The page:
1. Active Listening
Active listening involves paying close attention to what others are saying, and asking clarifying questions to demonstrate interest and understanding. This facilitates effective communication while simultaneously allowing us to show respect and build relationships with the other person with whom we are communicating.
“We tend to focus too much on delivering our messages and opinions, and too little on listening,” Zangerl says. “Understanding what others are trying to tell us—whether it’s face-to-face or via another medium—is the basis for shared action and collaboration.”
2. Awareness of Communication Styles
There are four main communication styles you might encounter in the workplace, and Zangerl recommends that professionals be aware of all of them in order to facilitate effective communication. They are:
- Passive: Passive communicators are quieter and don’t always express their true feelings. They can act indifferent or agreeable, depending on the situation, in order to keep the peace and not rock the boat.
- Aggressive: Aggressive communicators are the opposite of passive communicators, and often express their emotions freely without any consideration for others. They can be intimidating or abusive in their interactions with others.
- Passive-aggressive: Passive-aggressive communicators strive to appear aloof, even when they are actually upset or annoyed. It is subtly evident that they are angry, but because they tend to avoid confrontation, it can be unclear what they are truly thinking.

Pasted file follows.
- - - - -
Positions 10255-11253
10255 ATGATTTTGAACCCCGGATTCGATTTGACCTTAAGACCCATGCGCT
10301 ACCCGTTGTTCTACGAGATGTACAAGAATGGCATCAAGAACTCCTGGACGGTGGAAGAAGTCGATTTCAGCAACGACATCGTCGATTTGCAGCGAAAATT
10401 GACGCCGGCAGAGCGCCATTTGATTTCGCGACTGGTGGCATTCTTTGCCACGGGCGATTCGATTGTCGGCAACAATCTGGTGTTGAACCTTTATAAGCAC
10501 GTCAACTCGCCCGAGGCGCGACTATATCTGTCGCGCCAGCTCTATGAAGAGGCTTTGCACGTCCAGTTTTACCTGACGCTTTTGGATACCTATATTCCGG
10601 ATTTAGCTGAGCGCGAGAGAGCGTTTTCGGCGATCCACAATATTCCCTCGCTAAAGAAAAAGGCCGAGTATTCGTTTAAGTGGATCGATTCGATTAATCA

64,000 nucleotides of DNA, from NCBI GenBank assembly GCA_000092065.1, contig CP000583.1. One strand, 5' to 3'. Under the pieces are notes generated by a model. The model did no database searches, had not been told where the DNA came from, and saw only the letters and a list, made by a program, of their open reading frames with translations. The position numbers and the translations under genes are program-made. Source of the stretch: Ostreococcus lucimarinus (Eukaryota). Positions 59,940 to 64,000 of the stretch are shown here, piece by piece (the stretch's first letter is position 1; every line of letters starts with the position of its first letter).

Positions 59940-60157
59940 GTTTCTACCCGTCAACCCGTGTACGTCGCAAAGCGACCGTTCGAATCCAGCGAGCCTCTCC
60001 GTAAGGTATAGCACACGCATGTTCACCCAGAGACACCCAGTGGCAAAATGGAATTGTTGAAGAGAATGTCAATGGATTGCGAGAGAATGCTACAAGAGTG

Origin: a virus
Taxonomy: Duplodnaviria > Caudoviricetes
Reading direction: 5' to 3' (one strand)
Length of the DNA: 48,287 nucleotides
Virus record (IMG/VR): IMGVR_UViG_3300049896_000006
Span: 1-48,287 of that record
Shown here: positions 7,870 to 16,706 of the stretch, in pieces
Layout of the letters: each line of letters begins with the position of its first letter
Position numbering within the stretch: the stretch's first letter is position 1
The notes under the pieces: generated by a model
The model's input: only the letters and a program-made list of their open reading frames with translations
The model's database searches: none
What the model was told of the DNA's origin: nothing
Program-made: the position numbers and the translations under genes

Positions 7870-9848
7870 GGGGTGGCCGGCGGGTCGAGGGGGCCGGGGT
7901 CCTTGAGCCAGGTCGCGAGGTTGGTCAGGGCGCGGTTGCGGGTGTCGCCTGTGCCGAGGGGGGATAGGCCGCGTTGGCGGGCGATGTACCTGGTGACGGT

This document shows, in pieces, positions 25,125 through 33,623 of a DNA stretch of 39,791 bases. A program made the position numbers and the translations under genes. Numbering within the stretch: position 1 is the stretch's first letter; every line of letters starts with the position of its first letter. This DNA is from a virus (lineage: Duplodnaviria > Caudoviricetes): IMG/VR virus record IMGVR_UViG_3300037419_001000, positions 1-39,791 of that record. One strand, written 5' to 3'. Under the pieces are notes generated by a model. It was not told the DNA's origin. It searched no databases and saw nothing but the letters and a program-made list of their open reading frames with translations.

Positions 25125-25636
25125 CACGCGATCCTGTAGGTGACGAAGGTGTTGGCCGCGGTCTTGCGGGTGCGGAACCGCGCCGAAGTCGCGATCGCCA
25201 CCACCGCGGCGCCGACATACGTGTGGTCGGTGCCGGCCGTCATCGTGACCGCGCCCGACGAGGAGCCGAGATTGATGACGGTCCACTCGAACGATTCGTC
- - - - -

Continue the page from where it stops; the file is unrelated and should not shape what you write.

- Assertive: Assertive communicators are considerate and express themselves in a clear and direct manner. They are respectful in their interactions with others.
“We know that there are a wide variety of communication styles, which can often result in misunderstandings,” Zangerl says. “This requires us to be aware of our own communication style and to carefully observe both the verbal and nonverbal of others. The ability to recognize our own style and be adaptable is so important in creating a sound foundation for mutual understanding.”
The ability to persuade others is very useful in the workplace, and employers value employees who demonstrate proficient persuasive skills because it can lead to increased productivity. The skill involves convincing others to complete a desired action or behave in a specific way, typically to achieve an end goal.
“Communication is all about influencing the attitudes and behaviors of our audiences, both in the workplace and outside, with customers and other external stakeholders,” Zangerl says. “Translating the principles of persuasion into our messages increases the odds of achieving impact.”